By STANDARD on SATURDAY TEAM
Police are looking for six Kenyans believed to be planning attacks on mosques in Nairobi, Mombasa, and Garissa in an attempt to spark religious hatred.
The six include Ahmed Iman Ali, Al Shabaab’s leader and co-ordinator for Kenya, and Abdikadir ‘Ikrima’ Mohammed, an Al-Qaeda commander of foreign fighters in Somalia. It is not clear when and how the six entered the country from Somalia, where Al Shabaab foreign fighters are on the run from African Union and Transitional Federal Government forces.
“Their goal is to create religious conflict,” a high-placed security source told The Standard On Saturday on condition of anonymity. “After the Garissa attacks, they plan to attack mosques and burn copies of the Quran.”
Security reports name the six Kenyans as Ali, Ikrima, Kahale Famau Kahale (Abdulghafur Ahmed), Eric Achayo Oganda (Ibra), Juma Otit Ayub Were and Athumani Ahmed. Security officials have released photographs and other personal details to help identify the terror suspects.
Sources familiar with their alleged plot say the mosque attacks are meant to seem like revenge for the killings of 17 people on July 1 in raids on two churches in Garissa. Sources claim the terrorists believe conditions in Kenya are ripe for religious and ethnic divisions.
“Some of the weaknesses they have identified include tribalism and Kenyans’ apathy towards security machinery,” the report states.
The Garissa attacks, blamed on Al Shabaab, resembled those used by Nigerian Islamic militant group Boko Haram. Members of the group have been training in Somalia in recent months. Their attacks on religious sites in Nigeria have led to Muslim-Christian conflicts that have claimed hundreds of lives.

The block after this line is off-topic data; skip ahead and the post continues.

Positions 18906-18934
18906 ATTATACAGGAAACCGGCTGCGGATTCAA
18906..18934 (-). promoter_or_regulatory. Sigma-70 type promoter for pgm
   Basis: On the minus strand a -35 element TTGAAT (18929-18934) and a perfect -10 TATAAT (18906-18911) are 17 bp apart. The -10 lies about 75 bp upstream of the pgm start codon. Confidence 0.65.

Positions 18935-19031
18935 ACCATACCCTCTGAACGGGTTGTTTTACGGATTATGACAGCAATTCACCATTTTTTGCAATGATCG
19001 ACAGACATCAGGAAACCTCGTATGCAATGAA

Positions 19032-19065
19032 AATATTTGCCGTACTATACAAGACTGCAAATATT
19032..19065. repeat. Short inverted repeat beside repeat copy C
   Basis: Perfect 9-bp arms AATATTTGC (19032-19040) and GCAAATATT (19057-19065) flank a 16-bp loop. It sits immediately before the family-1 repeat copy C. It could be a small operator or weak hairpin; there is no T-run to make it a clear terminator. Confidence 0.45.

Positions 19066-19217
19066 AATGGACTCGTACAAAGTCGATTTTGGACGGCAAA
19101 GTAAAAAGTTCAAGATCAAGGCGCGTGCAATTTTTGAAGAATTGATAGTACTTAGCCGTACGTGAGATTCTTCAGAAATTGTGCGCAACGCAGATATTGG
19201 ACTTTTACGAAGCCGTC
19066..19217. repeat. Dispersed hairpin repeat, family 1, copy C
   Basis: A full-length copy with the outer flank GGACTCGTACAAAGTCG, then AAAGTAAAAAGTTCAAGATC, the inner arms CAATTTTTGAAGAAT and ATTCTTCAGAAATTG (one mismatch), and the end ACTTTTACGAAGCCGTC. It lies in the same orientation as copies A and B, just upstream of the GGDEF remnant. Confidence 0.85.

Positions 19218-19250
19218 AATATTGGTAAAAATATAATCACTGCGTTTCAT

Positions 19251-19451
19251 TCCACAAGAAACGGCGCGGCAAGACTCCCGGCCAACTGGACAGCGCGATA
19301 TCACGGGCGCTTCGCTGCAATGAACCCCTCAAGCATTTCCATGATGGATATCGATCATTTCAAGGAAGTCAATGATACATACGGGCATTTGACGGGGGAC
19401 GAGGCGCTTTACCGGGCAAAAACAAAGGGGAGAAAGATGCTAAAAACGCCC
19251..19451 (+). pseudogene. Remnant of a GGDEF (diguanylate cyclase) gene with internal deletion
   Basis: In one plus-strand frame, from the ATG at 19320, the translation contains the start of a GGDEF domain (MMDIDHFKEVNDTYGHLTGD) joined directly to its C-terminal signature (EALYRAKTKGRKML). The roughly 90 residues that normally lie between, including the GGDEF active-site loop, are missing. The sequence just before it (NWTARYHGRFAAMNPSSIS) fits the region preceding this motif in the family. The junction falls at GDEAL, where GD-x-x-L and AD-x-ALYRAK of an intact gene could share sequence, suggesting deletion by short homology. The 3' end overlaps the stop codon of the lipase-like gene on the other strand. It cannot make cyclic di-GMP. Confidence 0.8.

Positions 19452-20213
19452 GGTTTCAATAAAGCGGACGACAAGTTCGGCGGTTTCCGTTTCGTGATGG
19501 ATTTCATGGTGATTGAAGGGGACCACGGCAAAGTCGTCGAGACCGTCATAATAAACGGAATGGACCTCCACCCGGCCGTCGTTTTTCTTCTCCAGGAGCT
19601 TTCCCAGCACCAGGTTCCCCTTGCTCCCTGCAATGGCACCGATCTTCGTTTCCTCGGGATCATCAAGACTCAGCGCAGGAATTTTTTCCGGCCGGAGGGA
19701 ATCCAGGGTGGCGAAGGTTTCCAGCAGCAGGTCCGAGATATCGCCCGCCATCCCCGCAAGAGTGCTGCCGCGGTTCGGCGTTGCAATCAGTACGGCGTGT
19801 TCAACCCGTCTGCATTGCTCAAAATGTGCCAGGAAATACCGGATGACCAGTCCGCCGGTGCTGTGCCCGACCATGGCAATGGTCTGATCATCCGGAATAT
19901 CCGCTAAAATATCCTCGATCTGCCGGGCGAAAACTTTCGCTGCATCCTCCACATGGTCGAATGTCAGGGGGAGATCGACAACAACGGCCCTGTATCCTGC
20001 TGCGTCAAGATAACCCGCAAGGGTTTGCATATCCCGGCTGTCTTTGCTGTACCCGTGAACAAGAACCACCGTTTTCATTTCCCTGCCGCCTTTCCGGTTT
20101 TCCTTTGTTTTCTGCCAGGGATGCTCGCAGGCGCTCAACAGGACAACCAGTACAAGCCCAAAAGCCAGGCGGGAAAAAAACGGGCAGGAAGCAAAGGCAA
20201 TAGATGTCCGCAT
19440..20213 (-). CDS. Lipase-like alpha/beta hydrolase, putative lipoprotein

Last month, United States and United Kingdom security officials raised concerns about new operational links between Boko Haram, Al Shabaab, and Al Qaeda (in Yemen and the Maghreb). There are fears Kenya may see more attacks by Boko Haram-trained Kenyan terrorists.
Meanwhile, the hunt for a British terror financier hiding in Kenya took on new urgency in the week leading up to the anniversary of the first attack to which she has been linked. Security personnel from at least three countries this week scaled up the search for Samantha Lewthwaite amid fears of an attack planned for today — the seventh anniversary of a 2005 bombing in which her 19-year-old husband helped kill 52 people in London. The July 7 attack on the city’s transport system remains the worst ever to hit the UK.
Kenyan sympathisers helping keep her hidden responded to the new hunt by claiming that Lewthwaite has fled to Somalia for a second time. “We know she is safe back in Somalia,” the Al Shabaab affiliated Muslim Youth Centre (MYC) wrote on Twitter on Thursday evening, just hours after President Kibaki released a statement warning terrorists of all stripe: “We will hunt you down. We will not relent in our pursuit or be intimidated.” The statement accompanied changes in the leadership of the Provincial Administration and the police in North Eastern and Coast regions.